SOMETHING LIKE AN AUTOBIOGRAPHY
No Regrets for Our Youth
THE TITLE OF my first post-war film became a popular phrase. After the release, one frequently came across the usage "no regrets for our ------" in the newspapers and other media. But for me personally the feeling is the opposite; I have many regrets about this movie. The reason is that the script was rewritten against my will.
This film was born amid the two great union strikes at the Toho studios. The first Toho dispute took place in February of 1946, and the second in October of the same year. NO REGRETS FOR OUR YOUTH was produced during the seven months between the two outbreaks. As a result of the victory of the first strike, the Toho employees' union became very powerful, and the number of Communist Party members among the employees increased. Their voice in matters of film production became more important than before, and a Scenario Review Committee was formed. This committee decided that the script for NO REGRETS required changes, and the film was shot from a rewrite. The reason was not because of any offense found in the content of my script, but because another script based on similar material had also been submitted to the committee.
I felt, however, that although the two scripts were based on similar material, they treated it in entirely different ways. The result, I was sure, would be two entirely different films. Anyway, this is what I said before the Review Committee, but my opinion was rejected.
When the two films were completed, members of the Review Committee said to me, "You were right. If we had known they would turn out like this, we would have let you shoot from your first script." This was the height of irresponsibility. Playwright Hisaita Eijiro's first script for my film was such a beautiful piece of work that it still pains me to remember that it was shelved at the hands of such thoughtless people.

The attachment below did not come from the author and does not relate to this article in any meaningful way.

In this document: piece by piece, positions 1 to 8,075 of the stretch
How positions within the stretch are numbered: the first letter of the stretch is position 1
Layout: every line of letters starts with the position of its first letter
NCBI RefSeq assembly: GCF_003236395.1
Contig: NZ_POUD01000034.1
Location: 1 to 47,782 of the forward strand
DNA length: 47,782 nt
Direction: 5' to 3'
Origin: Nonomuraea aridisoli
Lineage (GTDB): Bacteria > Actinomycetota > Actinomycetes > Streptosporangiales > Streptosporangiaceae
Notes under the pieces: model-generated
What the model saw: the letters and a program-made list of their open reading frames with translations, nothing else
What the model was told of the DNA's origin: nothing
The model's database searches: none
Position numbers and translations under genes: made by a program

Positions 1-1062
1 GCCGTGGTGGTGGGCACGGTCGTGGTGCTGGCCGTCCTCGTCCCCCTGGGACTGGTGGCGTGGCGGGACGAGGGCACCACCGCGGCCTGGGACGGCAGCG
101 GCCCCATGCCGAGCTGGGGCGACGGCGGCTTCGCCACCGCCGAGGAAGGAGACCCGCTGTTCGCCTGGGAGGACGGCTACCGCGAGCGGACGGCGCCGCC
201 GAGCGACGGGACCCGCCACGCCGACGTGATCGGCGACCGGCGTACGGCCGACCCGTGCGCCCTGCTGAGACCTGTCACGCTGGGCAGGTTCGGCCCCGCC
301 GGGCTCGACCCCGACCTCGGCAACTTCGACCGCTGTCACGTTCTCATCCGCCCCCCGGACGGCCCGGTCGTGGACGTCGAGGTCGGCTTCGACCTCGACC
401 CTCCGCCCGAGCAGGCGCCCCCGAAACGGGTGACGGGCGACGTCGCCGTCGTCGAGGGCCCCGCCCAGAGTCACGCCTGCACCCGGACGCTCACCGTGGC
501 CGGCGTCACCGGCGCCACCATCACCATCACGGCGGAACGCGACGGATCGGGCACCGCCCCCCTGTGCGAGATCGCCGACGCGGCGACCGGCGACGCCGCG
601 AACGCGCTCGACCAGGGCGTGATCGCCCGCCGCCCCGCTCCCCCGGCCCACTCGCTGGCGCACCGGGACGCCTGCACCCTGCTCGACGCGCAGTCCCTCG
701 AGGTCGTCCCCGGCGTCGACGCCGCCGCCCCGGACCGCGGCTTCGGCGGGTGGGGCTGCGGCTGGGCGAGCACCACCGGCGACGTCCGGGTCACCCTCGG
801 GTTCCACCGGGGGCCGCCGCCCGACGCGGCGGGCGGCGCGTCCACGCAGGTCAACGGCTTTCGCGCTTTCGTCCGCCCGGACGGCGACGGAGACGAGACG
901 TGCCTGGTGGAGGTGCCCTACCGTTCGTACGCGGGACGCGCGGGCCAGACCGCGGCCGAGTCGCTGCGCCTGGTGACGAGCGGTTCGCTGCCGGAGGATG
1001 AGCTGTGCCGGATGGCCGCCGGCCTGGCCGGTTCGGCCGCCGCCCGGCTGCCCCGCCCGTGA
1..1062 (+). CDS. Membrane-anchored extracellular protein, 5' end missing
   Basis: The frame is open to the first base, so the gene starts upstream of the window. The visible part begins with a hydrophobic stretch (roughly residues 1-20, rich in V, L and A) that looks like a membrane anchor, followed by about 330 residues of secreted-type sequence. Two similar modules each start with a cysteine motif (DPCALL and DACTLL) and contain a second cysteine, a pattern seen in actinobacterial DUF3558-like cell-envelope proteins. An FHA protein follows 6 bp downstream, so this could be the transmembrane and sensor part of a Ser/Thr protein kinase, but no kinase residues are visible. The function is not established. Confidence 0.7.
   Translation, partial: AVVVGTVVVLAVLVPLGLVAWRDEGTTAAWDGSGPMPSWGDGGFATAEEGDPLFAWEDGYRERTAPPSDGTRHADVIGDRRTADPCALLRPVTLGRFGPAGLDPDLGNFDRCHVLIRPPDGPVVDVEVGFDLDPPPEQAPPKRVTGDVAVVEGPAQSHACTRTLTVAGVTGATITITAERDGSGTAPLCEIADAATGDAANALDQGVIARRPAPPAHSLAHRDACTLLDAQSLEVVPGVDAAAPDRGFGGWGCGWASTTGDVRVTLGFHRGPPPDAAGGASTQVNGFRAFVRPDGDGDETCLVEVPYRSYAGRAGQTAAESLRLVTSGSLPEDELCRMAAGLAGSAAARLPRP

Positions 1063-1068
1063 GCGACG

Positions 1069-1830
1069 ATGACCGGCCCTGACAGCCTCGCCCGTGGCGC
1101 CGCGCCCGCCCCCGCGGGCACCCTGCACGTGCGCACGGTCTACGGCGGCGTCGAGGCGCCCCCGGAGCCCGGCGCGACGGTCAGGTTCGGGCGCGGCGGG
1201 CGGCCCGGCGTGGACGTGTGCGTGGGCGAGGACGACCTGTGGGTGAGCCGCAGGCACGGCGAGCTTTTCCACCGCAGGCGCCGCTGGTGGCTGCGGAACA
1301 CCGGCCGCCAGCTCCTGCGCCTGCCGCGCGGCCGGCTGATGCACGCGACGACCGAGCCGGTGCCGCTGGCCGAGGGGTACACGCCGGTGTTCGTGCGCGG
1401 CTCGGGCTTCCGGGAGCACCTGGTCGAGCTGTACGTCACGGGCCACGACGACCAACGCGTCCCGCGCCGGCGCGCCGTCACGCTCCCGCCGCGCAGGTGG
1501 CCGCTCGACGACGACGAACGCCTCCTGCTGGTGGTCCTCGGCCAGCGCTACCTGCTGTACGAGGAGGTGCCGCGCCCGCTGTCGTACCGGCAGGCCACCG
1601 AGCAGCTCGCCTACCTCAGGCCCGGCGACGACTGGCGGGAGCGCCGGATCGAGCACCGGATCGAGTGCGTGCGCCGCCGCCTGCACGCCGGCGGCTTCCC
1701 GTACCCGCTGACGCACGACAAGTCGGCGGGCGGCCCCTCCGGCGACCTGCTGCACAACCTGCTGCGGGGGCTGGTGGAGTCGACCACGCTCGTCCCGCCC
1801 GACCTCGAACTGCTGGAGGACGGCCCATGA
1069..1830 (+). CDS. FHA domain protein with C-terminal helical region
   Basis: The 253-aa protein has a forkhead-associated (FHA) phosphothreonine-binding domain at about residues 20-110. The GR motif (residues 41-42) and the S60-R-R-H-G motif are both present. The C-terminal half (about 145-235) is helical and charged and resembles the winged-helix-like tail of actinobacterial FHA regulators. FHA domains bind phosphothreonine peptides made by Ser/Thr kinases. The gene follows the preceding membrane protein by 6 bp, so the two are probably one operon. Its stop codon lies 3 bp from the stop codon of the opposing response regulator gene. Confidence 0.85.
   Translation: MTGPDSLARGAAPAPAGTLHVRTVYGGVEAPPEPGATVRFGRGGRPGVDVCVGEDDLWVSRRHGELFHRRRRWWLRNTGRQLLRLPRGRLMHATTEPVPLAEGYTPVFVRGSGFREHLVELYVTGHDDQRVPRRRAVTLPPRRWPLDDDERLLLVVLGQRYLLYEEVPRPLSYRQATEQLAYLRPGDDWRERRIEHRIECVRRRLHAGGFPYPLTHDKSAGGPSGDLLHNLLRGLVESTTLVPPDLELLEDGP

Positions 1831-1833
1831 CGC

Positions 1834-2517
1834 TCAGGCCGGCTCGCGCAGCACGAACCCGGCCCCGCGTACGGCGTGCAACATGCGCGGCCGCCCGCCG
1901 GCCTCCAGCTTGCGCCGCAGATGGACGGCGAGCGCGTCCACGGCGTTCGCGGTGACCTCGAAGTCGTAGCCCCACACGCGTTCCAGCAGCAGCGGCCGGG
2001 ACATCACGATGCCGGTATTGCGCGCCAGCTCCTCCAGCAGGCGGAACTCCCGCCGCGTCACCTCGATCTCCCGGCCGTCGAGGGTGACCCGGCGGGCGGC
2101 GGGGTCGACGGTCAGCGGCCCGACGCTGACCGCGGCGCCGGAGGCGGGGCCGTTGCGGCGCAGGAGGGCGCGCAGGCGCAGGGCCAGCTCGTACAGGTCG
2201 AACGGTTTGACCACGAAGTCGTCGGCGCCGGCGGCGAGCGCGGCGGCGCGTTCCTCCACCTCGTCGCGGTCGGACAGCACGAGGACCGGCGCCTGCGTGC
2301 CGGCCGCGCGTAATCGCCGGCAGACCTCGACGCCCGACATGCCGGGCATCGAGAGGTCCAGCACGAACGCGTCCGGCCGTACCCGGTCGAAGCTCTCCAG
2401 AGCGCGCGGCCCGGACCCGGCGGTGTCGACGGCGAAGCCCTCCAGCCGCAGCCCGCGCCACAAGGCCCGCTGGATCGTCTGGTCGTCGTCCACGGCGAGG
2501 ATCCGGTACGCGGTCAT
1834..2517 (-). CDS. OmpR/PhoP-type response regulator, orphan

The second draft of the script for NO REGRETS was a forced rewrite of the story, so it became somewhat distorted. This shows in the last twenty minutes of the film. But my intention was to gamble everything on that last twenty minutes. I poured a feverish energy into those two thousand feet and close to two hundred shots of film. All of the rage I felt toward the Scenario Review Committee went into those final images.
When I had completed the film, I was so agitated and exhausted I couldn't evaluate it with a cool head. But I was convinced that I must have made something very strange. The company arranged a screening for the American censors. They sat talking among themselves while it was being shown, so I was all the more certain that I had failed. But then as the film went into its last twenty minutes a hush fell over the group, and they began to gaze at the screen with deep concentration. They looked as if they were holding their breath right up until the end title appeared on the screen. When the lights came on, they all stood up at once and reached out to shake hands with me. They praised the film to the skies and congratulated me warmly, but I just stood there amazed.
It wasn't until after I left them that I really began to feel that the film had succeeded.
From SOMETHING LIKE AN AUTOBIOGRAPHY by Akira Kurosawa, translated by Audie E. Bock, copyright © 1982 by Akira Kurosawa. Used by permission of Alfred A. Knopf, a division of Random House, Inc. For online information about other Random House, Inc. books and authors, see the Internet Web site at http://www.randomhouse.com.